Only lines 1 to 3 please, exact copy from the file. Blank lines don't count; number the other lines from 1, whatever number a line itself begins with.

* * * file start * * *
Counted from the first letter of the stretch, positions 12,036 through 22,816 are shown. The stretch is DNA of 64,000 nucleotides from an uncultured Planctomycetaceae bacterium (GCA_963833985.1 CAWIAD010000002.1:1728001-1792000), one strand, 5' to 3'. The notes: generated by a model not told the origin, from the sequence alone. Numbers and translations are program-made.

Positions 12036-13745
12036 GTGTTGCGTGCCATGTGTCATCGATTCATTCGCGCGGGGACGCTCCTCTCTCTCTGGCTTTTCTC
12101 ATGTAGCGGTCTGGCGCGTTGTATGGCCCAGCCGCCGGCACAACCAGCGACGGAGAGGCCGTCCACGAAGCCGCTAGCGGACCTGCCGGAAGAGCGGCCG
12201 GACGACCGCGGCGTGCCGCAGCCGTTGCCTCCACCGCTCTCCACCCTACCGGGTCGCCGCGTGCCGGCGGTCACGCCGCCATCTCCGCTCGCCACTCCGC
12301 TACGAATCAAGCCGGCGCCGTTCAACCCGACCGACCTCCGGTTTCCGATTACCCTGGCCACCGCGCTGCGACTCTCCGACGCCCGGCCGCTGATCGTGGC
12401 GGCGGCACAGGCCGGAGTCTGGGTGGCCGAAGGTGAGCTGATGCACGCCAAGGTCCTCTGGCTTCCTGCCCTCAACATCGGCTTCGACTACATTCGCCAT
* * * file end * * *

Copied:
Counted from the first letter of the stretch, positions 12,036 through 22,816 are shown. The stretch is DNA of 64,000 nucleotides from an uncultured Planctomycetaceae bacterium (GCA_963833985.1 CAWIAD010000002.1:1728001-1792000), one strand, 5' to 3'. The notes: generated by a model not told the origin, from the sequence alone. Numbers and translations are program-made.

Positions 12036-13745
12036 GTGTTGCGTGCCATGTGTCATCGATTCATTCGCGCGGGGACGCTCCTCTCTCTCTGGCTTTTCTC